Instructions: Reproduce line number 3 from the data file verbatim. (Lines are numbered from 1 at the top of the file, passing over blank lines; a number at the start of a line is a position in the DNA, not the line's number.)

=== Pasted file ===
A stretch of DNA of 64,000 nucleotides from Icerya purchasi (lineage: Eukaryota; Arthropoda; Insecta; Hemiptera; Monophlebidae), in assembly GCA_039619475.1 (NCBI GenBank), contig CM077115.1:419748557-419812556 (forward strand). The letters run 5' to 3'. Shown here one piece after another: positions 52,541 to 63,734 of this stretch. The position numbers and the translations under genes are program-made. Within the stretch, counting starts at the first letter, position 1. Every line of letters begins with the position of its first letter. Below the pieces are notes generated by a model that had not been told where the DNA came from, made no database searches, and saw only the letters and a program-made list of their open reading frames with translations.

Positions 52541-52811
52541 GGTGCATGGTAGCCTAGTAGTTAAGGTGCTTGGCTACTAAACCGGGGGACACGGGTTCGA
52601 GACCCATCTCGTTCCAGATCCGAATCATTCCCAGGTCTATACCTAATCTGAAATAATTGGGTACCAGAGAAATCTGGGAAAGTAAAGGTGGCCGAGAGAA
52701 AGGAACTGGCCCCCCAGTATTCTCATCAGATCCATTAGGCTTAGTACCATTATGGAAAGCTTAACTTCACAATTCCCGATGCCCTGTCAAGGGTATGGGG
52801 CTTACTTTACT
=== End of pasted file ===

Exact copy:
52541 GGTGCATGGTAGCCTAGTAGTTAAGGTGCTTGGCTACTAAACCGGGGGACACGGGTTCGA